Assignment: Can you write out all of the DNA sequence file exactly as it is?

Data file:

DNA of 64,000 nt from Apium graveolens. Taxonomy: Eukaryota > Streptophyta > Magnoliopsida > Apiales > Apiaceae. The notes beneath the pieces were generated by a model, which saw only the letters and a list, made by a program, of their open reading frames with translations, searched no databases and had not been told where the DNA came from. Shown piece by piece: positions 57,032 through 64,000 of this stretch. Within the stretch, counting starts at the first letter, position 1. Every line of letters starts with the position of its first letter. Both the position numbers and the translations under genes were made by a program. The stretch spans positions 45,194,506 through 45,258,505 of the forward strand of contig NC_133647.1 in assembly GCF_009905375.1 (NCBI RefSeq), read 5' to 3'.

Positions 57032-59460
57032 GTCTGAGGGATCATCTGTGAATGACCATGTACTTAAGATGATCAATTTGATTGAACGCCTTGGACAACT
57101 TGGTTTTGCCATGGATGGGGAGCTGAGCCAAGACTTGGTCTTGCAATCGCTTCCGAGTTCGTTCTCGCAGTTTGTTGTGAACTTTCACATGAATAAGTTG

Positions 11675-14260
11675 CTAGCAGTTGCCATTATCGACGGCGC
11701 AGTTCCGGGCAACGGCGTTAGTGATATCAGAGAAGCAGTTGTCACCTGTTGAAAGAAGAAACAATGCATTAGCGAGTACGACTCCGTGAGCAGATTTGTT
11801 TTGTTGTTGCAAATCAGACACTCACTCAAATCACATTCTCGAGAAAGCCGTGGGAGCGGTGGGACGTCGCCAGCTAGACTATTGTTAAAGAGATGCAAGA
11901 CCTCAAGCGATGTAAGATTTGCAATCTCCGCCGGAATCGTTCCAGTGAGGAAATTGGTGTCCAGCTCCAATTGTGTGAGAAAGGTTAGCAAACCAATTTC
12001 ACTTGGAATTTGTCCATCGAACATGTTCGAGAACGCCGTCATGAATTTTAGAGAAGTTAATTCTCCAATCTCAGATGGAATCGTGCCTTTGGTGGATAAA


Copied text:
DNA of 64,000 nt from Apium graveolens. Taxonomy: Eukaryota > Streptophyta > Magnoliopsida > Apiales > Apiaceae. The notes beneath the pieces were generated by a model, which saw only the letters and a list, made by a program, of their open reading frames with translations, searched no databases and had not been told where the DNA came from. Shown piece by piece: positions 57,032 through 64,000 of this stretch. Within the stretch, counting starts at the first letter, position 1. Every line of letters starts with the position of its first letter. Both the position numbers and the translations under genes were made by a program. The stretch spans positions 45,194,506 through 45,258,505 of the forward strand of contig NC_133647.1 in assembly GCF_009905375.1 (NCBI RefSeq), read 5' to 3'.

Positions 57032-59460
57032 GTCTGAGGGATCATCTGTGAATGACCATGTACTTAAGATGATCAATTTGATTGAACGCCTTGGACAACT
57101 TGGTTTTGCCATGGATGGGGAGCTGAGCCAAGACTTGGTCTTGCAATCGCTTCCGAGTTCGTTCTCGCAGTTTGTTGTGAACTTTCACATGAATAAGTTG

Positions 11675-14260
11675 CTAGCAGTTGCCATTATCGACGGCGC
11701 AGTTCCGGGCAACGGCGTTAGTGATATCAGAGAAGCAGTTGTCACCTGTTGAAAGAAGAAACAATGCATTAGCGAGTACGACTCCGTGAGCAGATTTGTT
11801 TTGTTGTTGCAAATCAGACACTCACTCAAATCACATTCTCGAGAAAGCCGTGGGAGCGGTGGGACGTCGCCAGCTAGACTATTGTTAAAGAGATGCAAGA
11901 CCTCAAGCGATGTAAGATTTGCAATCTCCGCCGGAATCGTTCCAGTGAGGAAATTGGTGTCCAGCTCCAATTGTGTGAGAAAGGTTAGCAAACCAATTTC
12001 ACTTGGAATTTGTCCATCGAACATGTTCGAGAACGCCGTCATGAATTTTAGAGAAGTTAATTCTCCAATCTCAGATGGAATCGTGCCTTTGGTGGATAAA